Sunday, August 28, 2016

It Starts with a Plant

Monarch butterfly nectaring on goldenrod
Actually it starts with sunlight. But right after that, it starts with a plant. It is at no time more evident to me how much native plants nourish the natural ecosystem than at this time of year when butterflies are flying, laying eggs, and birds are feasting on everything!

I remember listening to Doug Tallamy for the first time in 2009 as he described that plants are the only organism that can take sunlight and convert it to food. The plant’s foliage and fruit then becomes food for other creatures. Those creatures then become food for something else.

There is no web of life without plants.

Remember when we thought that we only needed plants to make oxygen for us? Truthfully, they make so much more. They make life. Back then we thought that any plant would be fine because they would make oxygen. So we happily planted crape myrtles and other non-native plants, secure in our understanding that we were helping!

Then Doug came along and burst our bubble. I was already a fan of native plants and appreciated them for their unique beauty and sense of place. It took an entomologist’s perspective to bring the story to life. Real life! The bugs had evolved with these native plants over thousands and even millions of years. The bugs need these plants to survive - the plants from half-way around the world just won’t do (in a few cases there might be related plants they can eat but that is the exception, not the rule).

Snowberry clearwing caterpillar
on native honeysuckle (Lonicera
Snowberry clearwing moth

Cloudless sulphur butterfly on partridge pea 

American lady butterfly on pussytoes

Above are some examples of bug-plant relationships that have taken place in my yard this year as well as many others like the stories in this blog and this one. (It's been a great year for butterflies.) These caterpillars grow up on native plants. Without these plants, you would not have the beautiful adult butterflies and moths that they turn into.

Picture a plant if you will, perhaps a goldenrod (Solidago) - one of fall’s finest perennial plants. It grows up in spring, rising taller in the summer, nothing but green for months. During this phase, bugs land on it. Some nibble on it as adults while others will lay eggs on it. Eggs turn into caterpillars and other larvae, most of which will be consumed by other organisms (birds, spiders, wasps). Some will turn into moths or butterflies.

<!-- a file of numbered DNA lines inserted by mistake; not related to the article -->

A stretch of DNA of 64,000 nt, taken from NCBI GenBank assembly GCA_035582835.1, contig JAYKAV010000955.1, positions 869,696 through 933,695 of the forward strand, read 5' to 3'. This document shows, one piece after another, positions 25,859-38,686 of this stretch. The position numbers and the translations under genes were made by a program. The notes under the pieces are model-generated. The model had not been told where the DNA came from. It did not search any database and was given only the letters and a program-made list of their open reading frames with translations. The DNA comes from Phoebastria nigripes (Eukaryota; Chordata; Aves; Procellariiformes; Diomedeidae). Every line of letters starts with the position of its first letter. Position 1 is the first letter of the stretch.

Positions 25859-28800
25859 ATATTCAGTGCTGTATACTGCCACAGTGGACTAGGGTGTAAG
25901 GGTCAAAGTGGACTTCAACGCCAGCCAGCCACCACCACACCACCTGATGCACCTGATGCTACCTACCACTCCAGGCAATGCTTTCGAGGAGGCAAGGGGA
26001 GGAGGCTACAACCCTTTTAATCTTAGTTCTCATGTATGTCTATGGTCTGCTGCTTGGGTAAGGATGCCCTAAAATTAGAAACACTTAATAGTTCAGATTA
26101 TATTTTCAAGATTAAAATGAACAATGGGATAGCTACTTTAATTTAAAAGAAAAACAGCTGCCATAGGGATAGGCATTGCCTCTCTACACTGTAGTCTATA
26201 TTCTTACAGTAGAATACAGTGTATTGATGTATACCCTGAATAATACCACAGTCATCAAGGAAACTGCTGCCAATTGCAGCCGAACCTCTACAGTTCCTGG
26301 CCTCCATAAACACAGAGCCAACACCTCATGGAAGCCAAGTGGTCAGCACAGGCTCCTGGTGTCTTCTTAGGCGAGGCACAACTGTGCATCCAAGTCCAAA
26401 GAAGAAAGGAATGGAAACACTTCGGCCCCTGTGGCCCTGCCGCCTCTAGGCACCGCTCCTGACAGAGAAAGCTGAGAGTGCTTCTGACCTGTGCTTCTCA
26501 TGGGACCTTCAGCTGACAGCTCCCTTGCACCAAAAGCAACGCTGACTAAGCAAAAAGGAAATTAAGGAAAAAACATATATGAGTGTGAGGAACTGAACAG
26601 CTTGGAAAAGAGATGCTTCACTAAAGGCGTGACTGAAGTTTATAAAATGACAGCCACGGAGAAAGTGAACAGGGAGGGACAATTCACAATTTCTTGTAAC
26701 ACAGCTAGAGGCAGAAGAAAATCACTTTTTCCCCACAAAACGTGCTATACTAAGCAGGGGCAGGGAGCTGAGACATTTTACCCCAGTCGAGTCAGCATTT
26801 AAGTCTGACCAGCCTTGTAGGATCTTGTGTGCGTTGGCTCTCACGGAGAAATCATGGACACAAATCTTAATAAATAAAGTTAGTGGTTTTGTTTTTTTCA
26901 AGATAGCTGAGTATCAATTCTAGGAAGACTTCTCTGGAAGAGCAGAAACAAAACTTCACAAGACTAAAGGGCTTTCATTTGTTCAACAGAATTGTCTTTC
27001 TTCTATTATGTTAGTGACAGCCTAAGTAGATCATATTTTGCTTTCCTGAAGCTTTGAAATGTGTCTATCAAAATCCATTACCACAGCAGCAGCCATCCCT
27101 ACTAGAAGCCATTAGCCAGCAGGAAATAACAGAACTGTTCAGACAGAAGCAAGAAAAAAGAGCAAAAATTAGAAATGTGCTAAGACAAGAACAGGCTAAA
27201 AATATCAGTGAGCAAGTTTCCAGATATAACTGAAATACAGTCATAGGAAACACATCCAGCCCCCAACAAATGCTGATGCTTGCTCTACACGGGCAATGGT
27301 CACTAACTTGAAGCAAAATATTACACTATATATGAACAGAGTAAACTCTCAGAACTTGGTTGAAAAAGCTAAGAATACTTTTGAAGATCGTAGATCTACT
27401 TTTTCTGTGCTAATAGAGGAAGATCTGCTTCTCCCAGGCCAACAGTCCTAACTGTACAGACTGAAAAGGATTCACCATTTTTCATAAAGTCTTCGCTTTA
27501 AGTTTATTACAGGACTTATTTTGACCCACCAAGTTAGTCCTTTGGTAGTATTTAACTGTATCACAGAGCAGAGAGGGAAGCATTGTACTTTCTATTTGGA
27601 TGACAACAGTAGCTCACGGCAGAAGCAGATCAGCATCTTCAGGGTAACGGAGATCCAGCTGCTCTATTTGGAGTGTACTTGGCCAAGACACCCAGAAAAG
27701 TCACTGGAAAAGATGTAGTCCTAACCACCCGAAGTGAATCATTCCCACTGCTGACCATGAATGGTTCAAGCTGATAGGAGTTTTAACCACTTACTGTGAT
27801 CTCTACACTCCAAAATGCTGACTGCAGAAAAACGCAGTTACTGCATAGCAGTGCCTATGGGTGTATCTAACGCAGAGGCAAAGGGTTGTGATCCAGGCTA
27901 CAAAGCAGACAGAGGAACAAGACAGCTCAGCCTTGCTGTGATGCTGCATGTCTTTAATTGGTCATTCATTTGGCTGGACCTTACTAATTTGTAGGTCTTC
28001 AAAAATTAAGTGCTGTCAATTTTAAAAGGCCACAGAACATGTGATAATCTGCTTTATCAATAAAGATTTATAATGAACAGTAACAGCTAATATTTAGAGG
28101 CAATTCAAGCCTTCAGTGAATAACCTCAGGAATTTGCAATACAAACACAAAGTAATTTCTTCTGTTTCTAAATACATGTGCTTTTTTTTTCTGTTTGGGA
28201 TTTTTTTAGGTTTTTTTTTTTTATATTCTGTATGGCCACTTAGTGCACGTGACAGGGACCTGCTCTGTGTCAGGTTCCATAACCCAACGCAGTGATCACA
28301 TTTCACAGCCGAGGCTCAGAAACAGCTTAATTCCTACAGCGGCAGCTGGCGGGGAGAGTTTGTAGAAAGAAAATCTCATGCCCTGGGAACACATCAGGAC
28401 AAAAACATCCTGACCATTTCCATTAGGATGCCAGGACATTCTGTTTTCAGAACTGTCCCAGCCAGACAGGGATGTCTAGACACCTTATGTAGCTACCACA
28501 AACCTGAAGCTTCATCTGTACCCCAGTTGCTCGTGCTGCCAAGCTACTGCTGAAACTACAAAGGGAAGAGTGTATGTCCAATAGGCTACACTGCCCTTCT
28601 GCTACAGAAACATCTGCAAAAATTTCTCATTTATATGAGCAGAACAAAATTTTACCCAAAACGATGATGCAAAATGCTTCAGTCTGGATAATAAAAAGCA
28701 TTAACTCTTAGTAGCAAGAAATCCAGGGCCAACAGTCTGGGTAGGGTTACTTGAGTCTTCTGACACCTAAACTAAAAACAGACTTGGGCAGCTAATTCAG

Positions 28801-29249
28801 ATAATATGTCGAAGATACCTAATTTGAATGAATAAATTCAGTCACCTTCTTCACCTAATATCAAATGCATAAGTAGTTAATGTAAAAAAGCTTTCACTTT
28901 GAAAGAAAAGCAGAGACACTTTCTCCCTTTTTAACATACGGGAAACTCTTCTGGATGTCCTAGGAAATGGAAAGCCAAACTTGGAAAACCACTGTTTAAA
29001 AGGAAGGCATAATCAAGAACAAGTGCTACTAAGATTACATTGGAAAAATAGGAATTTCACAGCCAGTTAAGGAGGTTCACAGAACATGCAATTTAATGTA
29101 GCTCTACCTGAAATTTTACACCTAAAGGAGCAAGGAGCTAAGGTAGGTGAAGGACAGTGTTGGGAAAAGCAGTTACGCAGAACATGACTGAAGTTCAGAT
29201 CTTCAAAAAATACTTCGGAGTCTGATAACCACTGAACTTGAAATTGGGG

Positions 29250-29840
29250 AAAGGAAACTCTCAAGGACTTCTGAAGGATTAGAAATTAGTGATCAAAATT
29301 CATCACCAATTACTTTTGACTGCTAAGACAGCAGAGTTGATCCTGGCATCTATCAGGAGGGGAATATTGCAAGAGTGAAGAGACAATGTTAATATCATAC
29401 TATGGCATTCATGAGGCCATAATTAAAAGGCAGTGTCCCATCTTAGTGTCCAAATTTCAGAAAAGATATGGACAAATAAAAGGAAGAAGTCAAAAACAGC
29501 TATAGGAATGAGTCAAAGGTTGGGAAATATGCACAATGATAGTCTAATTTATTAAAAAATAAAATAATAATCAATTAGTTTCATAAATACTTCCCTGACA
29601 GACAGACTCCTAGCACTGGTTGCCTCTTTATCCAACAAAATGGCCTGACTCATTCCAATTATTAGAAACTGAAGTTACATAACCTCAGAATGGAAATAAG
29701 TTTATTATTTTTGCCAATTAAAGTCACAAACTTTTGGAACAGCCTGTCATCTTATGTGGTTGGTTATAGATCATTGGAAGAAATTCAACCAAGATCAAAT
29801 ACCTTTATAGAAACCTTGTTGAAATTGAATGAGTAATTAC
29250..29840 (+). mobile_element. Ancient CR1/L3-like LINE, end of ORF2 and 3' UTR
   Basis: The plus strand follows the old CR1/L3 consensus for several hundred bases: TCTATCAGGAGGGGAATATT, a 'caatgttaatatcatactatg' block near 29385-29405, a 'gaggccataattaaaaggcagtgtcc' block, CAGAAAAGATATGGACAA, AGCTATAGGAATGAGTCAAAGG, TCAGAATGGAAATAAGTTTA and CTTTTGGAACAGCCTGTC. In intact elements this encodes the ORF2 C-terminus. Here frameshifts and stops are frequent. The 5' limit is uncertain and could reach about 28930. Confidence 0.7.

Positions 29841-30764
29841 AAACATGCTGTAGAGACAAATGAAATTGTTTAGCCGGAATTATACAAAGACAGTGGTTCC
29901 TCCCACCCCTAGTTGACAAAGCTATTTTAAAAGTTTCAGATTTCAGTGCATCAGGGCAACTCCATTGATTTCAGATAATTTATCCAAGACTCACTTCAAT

Next comes the floral phase. Small but numerous flowers open up, providing pollen and nectar to hungry bees, beetles, and butterflies. The beautiful monarch butterfly, shown in the first picture, depends on this nectar as it flies back through Georgia on its migration. These floral visitors might also be consumed by hungry predators: more birds, some ambush bugs, perhaps a dragonfly, and spiders again.

After the flowers are finished, dozens of tiny seeds form, each topped with a small bit of fluff. These seeds feed small songbirds and small mammals. A few insects may also eat them.

During the winter, standing stalks might be a nesting place for the larvae of bees and wasps. For most of the year, this plant has nourished and sustained countless insects. Can the crape myrtle do that? Not in these United States of America.

If you want to support life in your yard, remember: it starts with a plant. And that plant would be a native plant.

Sunday, August 21, 2016

Can You See Me Now?

A friend of mine recently commented that she doesn’t see many caterpillars. As Doug Tallamy has said many times in his lectures on native plants as larval hosts, caterpillars don’t want to be seen because that increases the chance that they’ll be eaten. Caterpillars have several strategies to avoid being seen: staying hidden is one of them.

Who's in there?